Just because you’re a grownup and supposedly long past the days of stopping by your local morning radio show’s St. Patrick’s Day green-beer hotmessery doesn’t mean your March 17ths will forever be free of the same kind of unfortunate byproducts of overindulgence.
Which leads us to today’s warning for you parents for today and future St. Pat’ses: if you’re thinking of staging an overnight leprechaun visit with these little doodads as your props…
…and you have cats, you’ll want to give the mini-shamrocks and itty-bitty pot-of-gold accoutrements a rest – because sure as heaven’s above ye, your cats will eat the things and then give them back shortly thereafter. And you’ll be all Go ndéana an diabhal dréimire de cnámh do dhroma ag piocadh úll i ngairdín Ifrinn at the cat, and nobody needs that. The cat doesn’t understand it, and you’ll only be wishing you were…stopping by your local morning radio show’s St. Patrick’s Day green-beer hotmessery.
Over there is Lilly. She’s 17, or just about 84 in human years.
And she’s doing well as such things go for cats of her age, but there are a number of age-related issues – one of them being that she loses track of her surroundings.
Which means that from time to time she loses track of where the litter boxes are (we have 3 cats, thus the plural) and does her business on anything that feels somewhat litter-like underfoot.
And she has a thyroid condition, common in older cats, that means that from time to time what she eats makes a return appearance.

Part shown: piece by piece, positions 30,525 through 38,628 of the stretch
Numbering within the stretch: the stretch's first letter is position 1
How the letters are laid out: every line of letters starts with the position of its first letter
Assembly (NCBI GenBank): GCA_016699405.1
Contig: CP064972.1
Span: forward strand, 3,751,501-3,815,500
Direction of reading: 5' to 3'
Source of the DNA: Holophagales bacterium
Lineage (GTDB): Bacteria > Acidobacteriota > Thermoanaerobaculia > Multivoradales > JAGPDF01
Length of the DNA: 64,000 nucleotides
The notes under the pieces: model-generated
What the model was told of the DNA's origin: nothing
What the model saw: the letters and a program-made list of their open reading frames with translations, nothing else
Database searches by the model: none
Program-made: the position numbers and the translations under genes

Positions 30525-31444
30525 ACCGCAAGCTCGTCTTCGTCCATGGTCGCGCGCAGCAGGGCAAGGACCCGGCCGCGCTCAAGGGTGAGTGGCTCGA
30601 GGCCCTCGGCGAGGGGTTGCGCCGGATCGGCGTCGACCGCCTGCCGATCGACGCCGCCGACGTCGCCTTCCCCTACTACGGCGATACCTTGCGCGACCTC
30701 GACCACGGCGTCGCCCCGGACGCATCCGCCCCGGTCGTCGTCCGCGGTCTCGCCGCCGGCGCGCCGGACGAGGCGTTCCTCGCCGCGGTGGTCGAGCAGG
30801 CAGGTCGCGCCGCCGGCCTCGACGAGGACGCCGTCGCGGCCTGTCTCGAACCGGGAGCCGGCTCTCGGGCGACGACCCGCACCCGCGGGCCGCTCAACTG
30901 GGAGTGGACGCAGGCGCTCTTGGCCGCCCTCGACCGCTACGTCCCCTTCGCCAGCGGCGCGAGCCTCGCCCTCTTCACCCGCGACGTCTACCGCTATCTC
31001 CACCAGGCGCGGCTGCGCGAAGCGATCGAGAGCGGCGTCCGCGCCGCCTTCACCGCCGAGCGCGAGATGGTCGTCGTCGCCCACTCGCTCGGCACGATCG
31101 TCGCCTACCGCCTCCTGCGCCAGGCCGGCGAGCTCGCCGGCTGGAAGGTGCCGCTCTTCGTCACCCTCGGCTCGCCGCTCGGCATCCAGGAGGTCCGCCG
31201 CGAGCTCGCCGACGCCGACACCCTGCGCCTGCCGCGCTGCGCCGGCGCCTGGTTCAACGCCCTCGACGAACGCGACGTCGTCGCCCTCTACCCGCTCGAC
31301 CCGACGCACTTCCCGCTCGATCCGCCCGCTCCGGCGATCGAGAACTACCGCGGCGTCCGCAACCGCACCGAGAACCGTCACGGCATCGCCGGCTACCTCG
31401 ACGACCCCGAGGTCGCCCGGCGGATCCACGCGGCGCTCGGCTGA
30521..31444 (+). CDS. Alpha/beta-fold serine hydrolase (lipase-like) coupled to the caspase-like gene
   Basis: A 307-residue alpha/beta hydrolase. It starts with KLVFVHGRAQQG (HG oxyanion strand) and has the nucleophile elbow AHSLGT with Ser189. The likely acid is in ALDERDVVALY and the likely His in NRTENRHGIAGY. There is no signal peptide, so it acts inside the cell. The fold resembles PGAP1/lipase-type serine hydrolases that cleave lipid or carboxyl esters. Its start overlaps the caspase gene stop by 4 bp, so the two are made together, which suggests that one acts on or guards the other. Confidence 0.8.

The adults in the house are okay with this.
(EWW GROSS CALL THE HEALTH DEPARTMENT CALL CPS WORST PARENTS EVER EWW GROSS NASTY EWW)
Here’s why: for years we’ve been trying every tactic under the sun to get Noodle and Beast to hang up their jackets and stash their shoes away when they’re done with them, to no avail.
It turns out that waking up in the morning to discover their jacket on the floor has been decorated with reverse-peristalsis product, or the deposit from the southern end of a northbound Lilly-cat, is a far more effective organizational reminder than any parenting experts’ strategy or nagging.
And on the now-rare occasions when an item of clothing is left on the floor, the children are told, in our best cat impersonations, “Oh, thank you ever so much, children – that is a wonderful jacket for me to puke on. Let me hork something up for you right now.”
A blur of tidying-up activity follows. Works every time